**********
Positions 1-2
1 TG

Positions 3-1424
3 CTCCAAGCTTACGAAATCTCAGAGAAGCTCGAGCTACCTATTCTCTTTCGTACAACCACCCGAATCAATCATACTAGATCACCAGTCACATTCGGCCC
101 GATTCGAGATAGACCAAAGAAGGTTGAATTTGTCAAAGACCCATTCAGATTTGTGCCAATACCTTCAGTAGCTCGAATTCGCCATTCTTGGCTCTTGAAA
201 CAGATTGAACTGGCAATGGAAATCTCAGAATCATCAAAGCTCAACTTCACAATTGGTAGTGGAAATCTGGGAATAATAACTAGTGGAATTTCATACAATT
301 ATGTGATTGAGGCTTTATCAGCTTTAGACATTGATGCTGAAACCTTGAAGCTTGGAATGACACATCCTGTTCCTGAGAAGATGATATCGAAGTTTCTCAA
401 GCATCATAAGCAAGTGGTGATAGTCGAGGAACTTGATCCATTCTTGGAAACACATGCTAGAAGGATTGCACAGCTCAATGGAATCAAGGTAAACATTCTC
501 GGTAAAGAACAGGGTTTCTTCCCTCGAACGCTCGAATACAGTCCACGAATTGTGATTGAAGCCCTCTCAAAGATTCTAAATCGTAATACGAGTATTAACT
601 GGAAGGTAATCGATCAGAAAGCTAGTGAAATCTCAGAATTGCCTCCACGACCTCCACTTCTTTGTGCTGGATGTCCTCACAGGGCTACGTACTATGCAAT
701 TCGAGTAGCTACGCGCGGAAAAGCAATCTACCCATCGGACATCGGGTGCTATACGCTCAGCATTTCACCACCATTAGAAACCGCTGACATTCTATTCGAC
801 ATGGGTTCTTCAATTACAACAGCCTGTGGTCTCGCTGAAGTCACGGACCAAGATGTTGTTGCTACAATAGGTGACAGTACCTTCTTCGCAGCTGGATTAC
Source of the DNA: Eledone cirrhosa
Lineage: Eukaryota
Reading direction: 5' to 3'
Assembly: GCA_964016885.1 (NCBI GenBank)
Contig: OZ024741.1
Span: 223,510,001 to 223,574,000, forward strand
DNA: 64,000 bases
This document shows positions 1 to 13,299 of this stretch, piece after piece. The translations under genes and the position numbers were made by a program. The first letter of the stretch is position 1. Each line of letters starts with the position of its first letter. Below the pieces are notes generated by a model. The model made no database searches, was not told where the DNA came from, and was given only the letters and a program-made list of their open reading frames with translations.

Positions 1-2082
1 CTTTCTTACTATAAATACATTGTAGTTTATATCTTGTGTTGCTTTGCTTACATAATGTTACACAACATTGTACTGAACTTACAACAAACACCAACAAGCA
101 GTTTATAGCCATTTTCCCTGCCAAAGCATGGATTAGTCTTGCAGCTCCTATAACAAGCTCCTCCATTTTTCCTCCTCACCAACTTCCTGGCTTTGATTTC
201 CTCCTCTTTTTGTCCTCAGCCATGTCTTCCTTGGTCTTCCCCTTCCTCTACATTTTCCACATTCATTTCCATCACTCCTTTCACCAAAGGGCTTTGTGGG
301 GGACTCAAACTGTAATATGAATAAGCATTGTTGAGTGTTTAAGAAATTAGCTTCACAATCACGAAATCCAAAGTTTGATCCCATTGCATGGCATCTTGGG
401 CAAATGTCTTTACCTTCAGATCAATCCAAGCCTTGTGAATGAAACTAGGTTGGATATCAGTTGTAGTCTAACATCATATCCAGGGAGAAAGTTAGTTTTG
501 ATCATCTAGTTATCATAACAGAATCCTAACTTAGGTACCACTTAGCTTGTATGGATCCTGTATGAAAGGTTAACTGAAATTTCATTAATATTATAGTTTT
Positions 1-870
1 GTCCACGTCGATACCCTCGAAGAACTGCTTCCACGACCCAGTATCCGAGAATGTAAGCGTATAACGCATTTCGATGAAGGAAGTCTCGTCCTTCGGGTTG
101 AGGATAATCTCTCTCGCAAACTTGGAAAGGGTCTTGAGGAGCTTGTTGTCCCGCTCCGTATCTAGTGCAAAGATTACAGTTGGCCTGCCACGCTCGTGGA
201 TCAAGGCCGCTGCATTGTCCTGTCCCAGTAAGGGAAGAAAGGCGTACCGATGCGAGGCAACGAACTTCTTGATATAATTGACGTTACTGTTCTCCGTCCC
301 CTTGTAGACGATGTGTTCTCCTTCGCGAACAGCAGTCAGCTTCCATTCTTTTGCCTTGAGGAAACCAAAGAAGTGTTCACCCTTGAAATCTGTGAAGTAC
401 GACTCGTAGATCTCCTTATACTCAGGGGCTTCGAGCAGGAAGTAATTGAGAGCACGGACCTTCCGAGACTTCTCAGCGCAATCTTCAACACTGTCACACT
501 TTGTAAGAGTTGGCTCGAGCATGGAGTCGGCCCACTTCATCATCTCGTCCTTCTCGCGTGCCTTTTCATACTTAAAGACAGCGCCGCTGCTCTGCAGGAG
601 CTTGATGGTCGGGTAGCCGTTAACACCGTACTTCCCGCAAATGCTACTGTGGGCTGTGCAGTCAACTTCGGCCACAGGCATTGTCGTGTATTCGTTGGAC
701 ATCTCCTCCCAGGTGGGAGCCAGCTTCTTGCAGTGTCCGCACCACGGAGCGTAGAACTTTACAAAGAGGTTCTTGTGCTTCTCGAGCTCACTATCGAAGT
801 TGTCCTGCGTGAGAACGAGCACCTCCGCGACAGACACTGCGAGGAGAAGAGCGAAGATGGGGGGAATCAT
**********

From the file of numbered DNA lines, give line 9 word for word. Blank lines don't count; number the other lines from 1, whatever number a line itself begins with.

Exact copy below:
501 GGTAAAGAACAGGGTTTCTTCCCTCGAACGCTCGAATACAGTCCACGAATTGTGATTGAAGCCCTCTCAAAGATTCTAAATCGTAATACGAGTATTAACT